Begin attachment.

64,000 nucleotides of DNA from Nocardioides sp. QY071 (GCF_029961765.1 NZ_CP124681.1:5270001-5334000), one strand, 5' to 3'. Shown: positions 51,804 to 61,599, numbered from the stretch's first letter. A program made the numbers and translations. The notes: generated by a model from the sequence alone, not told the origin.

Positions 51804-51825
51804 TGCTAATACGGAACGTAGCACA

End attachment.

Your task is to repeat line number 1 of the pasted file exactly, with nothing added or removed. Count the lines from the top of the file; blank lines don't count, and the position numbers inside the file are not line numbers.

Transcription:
64,000 nucleotides of DNA from Nocardioides sp. QY071 (GCF_029961765.1 NZ_CP124681.1:5270001-5334000), one strand, 5' to 3'. Shown: positions 51,804 to 61,599, numbered from the stretch's first letter. A program made the numbers and translations. The notes: generated by a model from the sequence alone, not told the origin.